Dr Richard Sowerby (MA (Hons), MLitt, DPhil)

Senior Lecturer in Early Medieval History

Background

I grew up in North Yorkshire, where the seeds of my interest in the Middle Ages were probably planted by days out at Fountains Abbey down the road. A few summers spent in the company of the York Archaeological Trust did nothing to dampen my enthusiasm, and I headed north to study Medieval History at the University of St Andrews. I stayed there for five years, then went to the University of Oxford to write a doctoral thesis about imaginary creatures.

I was lucky to be able spend the next few years first as a lecturer at Balliol College, Oxford, and then as the Osborn Fellow in Medieval History and Culture at Sidney Sussex College, Cambridge. In 2015, I returned to Scotland to join the School of History, Classics and Archaeology here in Edinburgh.

Responsibilities & affiliations

External examiner at Lancaster University (2021–25)

Undergraduate teaching

  • Medieval Worlds: A Journey through the Middle Ages (pre-honours)
  • The History of Edinburgh: From Din Eidyn to Festival City (pre-honours)
  • The Transformation of the Roman World, ca. 300–800: Towards Byzantium and the Early Medieval West (pre-honours)
  • The Kings in the North: Scotland in the Early Middle Ages (honours elective)
  • Medicine and Health in the early Middle Ages (honours special subject)
  • Historical Skills and Methods II (honours pathway on medieval visions of the afterlife)

Postgraduate teaching

  • Body and Soul in Early Medieval Thought (MSc)
  • Historical Research: Skills and Sources (MSc)

Open to PhD supervision enquiries?

Yes

Areas of interest for supervision

I would welcome enquiries from prospective doctoral students who are interested in pursuing further work on any aspect of early medieval social and cultural history. Projects which intend to deal with matters of religion, belief, healing or medicine are especially welcome, as are studies into the cults of saints in the early Middle Ages.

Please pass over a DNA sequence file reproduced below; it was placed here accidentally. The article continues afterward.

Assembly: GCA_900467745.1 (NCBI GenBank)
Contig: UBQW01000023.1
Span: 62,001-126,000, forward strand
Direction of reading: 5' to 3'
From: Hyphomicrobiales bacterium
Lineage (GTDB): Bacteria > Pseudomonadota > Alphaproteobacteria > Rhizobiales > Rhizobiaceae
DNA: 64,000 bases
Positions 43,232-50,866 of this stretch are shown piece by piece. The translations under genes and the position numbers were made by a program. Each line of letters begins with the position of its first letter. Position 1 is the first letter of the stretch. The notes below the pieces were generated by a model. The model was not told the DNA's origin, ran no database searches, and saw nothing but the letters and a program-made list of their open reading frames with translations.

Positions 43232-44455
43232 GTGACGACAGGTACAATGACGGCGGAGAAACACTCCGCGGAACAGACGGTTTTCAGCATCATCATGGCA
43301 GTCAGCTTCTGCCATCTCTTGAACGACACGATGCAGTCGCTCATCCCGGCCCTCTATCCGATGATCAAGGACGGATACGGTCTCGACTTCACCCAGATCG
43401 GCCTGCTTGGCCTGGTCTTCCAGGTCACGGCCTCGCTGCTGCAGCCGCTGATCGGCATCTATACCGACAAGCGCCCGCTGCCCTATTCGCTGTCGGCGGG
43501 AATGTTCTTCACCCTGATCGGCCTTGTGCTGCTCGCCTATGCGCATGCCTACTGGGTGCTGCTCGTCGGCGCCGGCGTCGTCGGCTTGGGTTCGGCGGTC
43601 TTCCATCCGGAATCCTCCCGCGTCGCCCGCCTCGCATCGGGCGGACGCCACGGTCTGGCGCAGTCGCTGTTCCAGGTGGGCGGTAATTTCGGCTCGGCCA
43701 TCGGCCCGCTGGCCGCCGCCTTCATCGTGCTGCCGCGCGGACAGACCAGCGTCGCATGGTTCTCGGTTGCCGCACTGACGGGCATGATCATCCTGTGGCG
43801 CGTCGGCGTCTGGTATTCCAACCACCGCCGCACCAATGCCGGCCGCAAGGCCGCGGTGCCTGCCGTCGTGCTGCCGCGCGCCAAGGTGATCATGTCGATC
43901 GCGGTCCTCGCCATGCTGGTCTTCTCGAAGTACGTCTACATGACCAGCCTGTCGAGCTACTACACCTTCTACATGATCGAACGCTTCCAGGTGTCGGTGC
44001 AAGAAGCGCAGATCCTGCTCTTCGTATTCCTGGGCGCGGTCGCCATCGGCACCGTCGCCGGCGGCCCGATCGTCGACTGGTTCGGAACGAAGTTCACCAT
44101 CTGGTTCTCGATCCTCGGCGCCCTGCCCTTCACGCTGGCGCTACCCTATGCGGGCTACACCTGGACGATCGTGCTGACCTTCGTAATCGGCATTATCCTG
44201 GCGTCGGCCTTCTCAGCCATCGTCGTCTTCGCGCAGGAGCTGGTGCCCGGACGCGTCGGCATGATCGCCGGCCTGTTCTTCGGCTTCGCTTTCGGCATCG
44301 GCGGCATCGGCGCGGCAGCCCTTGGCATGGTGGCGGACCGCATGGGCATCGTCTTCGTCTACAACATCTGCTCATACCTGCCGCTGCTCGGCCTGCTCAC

Current PhD students supervised

Hayley Boulton, 'The social and cultural contexts of gynaecological texts in the early medieval West, c. 700-1000' (PhD thesis, co-supervising with Dr Zubin Mistry)

Research summary

My research focuses on the social and cultural history of early medieval Europe (c. 500-1100 CE). My work seeks to better understand the ways that early medieval men and women thought about the world in which they lived, and to explore the way that their beliefs, ideas and values changed during the first millennium CE.

My published work deals chiefly with religious culture of the period, and has examined subjects such as beliefs about angels, speculation about the creation of the world, theories about the fate of the dead, and the veneration of saints. My current research seeks to develop new understandings of medieval systems of healing, focusing especially on the place of animals in medieval healing practices, to investigate both the ways in which animals were cared for and the ways that they themselves were implicated in the processes of human medicine.

Affiliated research centres

Books:

"Angels in Early Medieval England" (Oxford University Press, 2016) [Awarded the Ecclesiastical History Society Book Prize, and the International Society for the Study of Early Medieval England Best First Book Prize. Shortlisted for the Royal Historical Society Whitfield Prize.]

"Natural and Supernatural in Early Medieval England", Cambridge Elements: England in the Early Medieval World (Cambridge University Press, forthcoming)

Articles and chapters:

'Sainthood', in Fiona Edmonds and Rory Naismith (eds.), "The New Cambridge History of Britain. Volume I: Early Medieval Britain, c. 410–c. 1100" (Cambridge University Press: forthcoming)

'The "Second Synod of St Patrick" and the "Romans" of the early Irish Church', "Traditio" 78 (2023), 47–78

'The heirs of Bishop Wilfrid: succession and presumption in early Anglo-Saxon England', "English Historical Review" 134, no. 571 (2019), 1377–1404

'A family and its saint in the Vita prima Samsonis', in Lynette Olson (ed.), "St Samson of Dol and the Earliest History of Brittany, Cornwall and Wales" (Boydell and Brewer, 2017), pp. 19–36

'The Lives of St Samson: rewriting the ambitions of an early medieval cult', "Francia" 38 (2011), 1–31

‘Hengest and Horsa: the manipulation of history and myth from the "adventus Saxonum" to "Historia Brittonum"’, "Nottingham Medieval Studies" 51 (2007), 1–19

Translations: 

‘Geoffrey of Monmouth’, ‘Walter Map’ and ‘Arthur and Gorlagon’, in Laura Ashe (ed.), "Early Fiction in England: From Geoffrey of Monmouth to Chaucer" (Penguin, 2015)